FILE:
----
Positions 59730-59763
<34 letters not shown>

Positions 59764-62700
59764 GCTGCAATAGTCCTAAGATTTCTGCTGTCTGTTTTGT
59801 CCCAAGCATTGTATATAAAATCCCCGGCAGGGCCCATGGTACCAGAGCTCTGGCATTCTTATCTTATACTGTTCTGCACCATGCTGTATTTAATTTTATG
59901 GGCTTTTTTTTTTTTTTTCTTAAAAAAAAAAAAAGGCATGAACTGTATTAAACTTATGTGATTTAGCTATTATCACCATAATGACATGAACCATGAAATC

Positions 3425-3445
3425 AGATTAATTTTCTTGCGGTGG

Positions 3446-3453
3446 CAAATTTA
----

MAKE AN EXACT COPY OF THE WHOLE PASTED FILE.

Positions 59730-59763
<34 letters not shown>

Positions 59764-62700
59764 GCTGCAATAGTCCTAAGATTTCTGCTGTCTGTTTTGT
59801 CCCAAGCATTGTATATAAAATCCCCGGCAGGGCCCATGGTACCAGAGCTCTGGCATTCTTATCTTATACTGTTCTGCACCATGCTGTATTTAATTTTATG
59901 GGCTTTTTTTTTTTTTTTCTTAAAAAAAAAAAAAGGCATGAACTGTATTAAACTTATGTGATTTAGCTATTATCACCATAATGACATGAACCATGAAATC

Positions 3425-3445
3425 AGATTAATTTTCTTGCGGTGG

Positions 3446-3453
3446 CAAATTTA